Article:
Defcon is the one of the oldest and largest continually running hacker conventions, started by The Dark Tangent. According to their own FAQ, Defcon started as a party for members of “Platinum Net,” a Fido protocol-based hacking network out of Canada. Fido was one of the protocols used to store and forward information before the Internet was pervasive and popular. People used it to create ad-hoc networks that stored and forwarded files and messages across the world.

Back in the late 1980s and early ’90s, the phone company did not offer unlimited service. They charged significant amounts of money to make long distance calls. Many of the kids who grew up on Commodores, Apples, Amigas, Spectrums and PCs traded cracked/pirated games (warez), traded demos, chatted, and wanted to explore.

A number of groups came together to find weaknesses in the phone system, Alliance Teleconferencing, payphones, the nascent wide-area networks such as TYMNET and PC Pursuit, and corporate phone systems so that they could avoid having to pay for these long-distance services. This was called phone phreaking and was part of the hacker scene.

Many of these networks and their brethren – especially the main one, FIDONet, before the Internet – relied on phreakers to help facilitate cheap or free communication. Maintaining store and forward networks to relay messages, warez and files cost a lot of money at slow baud rates.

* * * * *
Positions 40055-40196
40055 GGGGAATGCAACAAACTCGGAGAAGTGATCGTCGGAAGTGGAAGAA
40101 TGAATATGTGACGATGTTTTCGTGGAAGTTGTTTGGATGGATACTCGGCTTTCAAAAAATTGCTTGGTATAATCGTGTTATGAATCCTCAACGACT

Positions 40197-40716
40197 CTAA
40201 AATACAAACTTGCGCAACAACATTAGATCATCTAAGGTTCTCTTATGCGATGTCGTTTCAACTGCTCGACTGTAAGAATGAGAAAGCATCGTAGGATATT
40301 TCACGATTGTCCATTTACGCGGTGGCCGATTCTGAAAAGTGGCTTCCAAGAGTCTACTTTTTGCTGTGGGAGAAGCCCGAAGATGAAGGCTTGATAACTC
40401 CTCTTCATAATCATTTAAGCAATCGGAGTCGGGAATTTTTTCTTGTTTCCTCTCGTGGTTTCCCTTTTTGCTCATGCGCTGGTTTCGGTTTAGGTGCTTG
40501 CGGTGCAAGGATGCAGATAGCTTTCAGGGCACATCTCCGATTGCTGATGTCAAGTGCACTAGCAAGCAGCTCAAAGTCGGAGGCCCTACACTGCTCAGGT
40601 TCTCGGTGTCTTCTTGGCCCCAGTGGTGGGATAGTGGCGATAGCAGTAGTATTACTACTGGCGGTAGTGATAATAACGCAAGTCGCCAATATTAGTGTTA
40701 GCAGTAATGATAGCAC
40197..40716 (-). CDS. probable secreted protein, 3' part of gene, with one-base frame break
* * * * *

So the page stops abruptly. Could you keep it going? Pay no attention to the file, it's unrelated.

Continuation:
This extended to hacking, where numerous people got a hold of accounts on university or corporate systems that had Internet, TYMNET, Telenet or PC Pursuit connections, and extended the scene to Internet Relay Chat (IRC), proprietary chat systems, File Transfer Protocol (FTP) sites and Internet or network BBSes. Outdials, which were connections from these systems to standard telephone modems to allow for free long-distance modem calls, were critical for college students that wanted to call BBS systems at home.

The scene members got together regularly at parties and meetings. Diversi-dial (DDial) had at least one national convention. There was HoHoCon in the Winter, PumpCon (which still exists) in the autumn in Philadelphia, and SummerCon in the summer. There were numerous others, including the 2600 meetings, which still occur the first Friday of every month. The demo scene groups still have meetings in the US and Europe. Even the people that met about their Commodores have their choice of multiple Vintage Computer Federation events.